Project Overview

Project Type: Farmer/Rancher
Funds awarded in 2020: $8,335.00
Projected End Date: 01/31/2022
Grant Recipient: Southwind Farms
Region: North Central
State: Missouri
Project Coordinator:
Matthew Renkoski
Southwind Farms

Information Products

Video: Grafting Native Persimmons with Matt Renkoski (Conference/Presentation Material)


  • Fruits: persimmon


  • Crop Production: grafting
  • Farm Business Management: value added

    Proposal summary:

     Persimmons are native trees and the fruit is packed with healthy antioxidants and it fits with the Grow Native/ Grow Local food trends. Since it is well adapted, many farmers have persimmon patches scattered on their property.

    However, they are rarely utilized because wild persimmons tend to produce small, seedy fruit and only female trees bear. Grafted trees of improved varieties (larger size, fewer seeds, better flavor) are now available from nurseries but can be costly.

    Grafting improved varieties to existing seedlings can improve production because: 1) The fruit will have marketable value, 2) selected scions are all female and will bear, 3) the rootstock is well adapted to the region, and 4) This is a low cost and sustainable method.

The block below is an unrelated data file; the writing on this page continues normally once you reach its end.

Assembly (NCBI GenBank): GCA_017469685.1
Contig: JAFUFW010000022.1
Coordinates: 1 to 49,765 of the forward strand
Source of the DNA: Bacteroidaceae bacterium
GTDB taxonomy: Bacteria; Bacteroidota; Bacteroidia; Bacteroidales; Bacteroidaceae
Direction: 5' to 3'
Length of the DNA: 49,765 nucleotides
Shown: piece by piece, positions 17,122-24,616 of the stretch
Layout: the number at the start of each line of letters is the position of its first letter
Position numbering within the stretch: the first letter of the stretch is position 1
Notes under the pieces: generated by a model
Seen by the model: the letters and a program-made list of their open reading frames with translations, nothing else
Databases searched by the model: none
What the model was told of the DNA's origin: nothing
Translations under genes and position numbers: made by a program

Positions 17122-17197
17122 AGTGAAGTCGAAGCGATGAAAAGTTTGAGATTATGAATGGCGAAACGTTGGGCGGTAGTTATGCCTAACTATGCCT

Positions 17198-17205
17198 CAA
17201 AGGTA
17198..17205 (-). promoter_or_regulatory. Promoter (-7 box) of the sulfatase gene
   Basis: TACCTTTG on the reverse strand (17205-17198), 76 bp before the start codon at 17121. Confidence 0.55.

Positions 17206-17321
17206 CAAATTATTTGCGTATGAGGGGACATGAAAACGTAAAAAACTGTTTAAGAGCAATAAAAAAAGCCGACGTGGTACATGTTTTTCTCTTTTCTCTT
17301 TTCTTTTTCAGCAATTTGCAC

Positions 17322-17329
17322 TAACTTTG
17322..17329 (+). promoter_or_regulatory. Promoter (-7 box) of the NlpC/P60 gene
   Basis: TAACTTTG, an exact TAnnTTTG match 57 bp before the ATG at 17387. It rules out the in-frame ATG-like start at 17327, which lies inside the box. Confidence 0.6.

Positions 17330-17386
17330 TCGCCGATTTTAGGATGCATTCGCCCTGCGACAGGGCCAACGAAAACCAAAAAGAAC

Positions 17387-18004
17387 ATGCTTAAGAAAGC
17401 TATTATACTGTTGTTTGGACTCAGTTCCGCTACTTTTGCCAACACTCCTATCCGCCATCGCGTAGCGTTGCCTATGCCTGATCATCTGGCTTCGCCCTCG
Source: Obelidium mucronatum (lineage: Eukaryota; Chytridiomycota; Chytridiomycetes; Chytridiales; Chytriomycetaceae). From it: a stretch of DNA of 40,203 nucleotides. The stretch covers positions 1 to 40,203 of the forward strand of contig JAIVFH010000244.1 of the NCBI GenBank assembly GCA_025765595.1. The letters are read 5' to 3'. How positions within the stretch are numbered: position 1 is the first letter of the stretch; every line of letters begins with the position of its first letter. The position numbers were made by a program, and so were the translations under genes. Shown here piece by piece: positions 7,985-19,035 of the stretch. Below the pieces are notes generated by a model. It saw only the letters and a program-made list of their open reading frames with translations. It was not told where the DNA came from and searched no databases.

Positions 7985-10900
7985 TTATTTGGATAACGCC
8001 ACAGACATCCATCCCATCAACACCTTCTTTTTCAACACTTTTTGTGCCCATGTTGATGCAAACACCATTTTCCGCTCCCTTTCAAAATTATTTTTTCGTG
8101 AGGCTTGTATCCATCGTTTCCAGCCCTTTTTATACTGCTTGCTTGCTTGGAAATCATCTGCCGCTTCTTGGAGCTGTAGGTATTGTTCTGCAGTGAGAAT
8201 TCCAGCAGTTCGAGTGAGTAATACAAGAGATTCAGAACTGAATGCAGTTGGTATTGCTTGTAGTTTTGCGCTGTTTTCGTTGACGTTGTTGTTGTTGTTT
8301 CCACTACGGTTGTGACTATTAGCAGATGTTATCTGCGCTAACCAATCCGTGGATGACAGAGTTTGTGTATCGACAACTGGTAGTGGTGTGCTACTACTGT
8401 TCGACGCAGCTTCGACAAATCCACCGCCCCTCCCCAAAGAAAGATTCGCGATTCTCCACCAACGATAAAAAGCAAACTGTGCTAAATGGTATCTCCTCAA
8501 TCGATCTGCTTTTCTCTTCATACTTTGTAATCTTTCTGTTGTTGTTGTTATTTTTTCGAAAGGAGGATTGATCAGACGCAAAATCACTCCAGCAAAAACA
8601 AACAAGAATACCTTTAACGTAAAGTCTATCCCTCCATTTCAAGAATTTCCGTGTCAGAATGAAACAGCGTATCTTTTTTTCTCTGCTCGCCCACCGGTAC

However, most grafting systems work best on small seedlings. Wild seedlings vary in size and to take advantage of the well-established root systems it would be best to also graft to the larger sized trees.

    This project is designed to test/demonstrate grafting on large diameter persimmon native seedlings (.5 to 3.0-inch diameter) and measure comparative success. A second objective is to provide a preliminary economic comparison of grafting native seedlings compared to purchased nursery trees.

    Project objectives from proposal:

    Project Objectives are:

    1. Evaluate bark inlay/arrowhead grafting methods on large persimmon seedlings (.5, 1.0, 1.5. 2.0, 2.5, 3.0 inches in diameter). Share data through field days and conference/poster presentations.
    2. Provide a preliminary economic comparison of grafted natives vs. purchased grafted trees.
    3. Promote and increase the use of improved persimmons with Missouri farmers through public relations articles and conferences

    Any opinions, findings, conclusions, or recommendations expressed in this publication are those of the author(s) and do not necessarily reflect the view of the U.S. Department of Agriculture or SARE.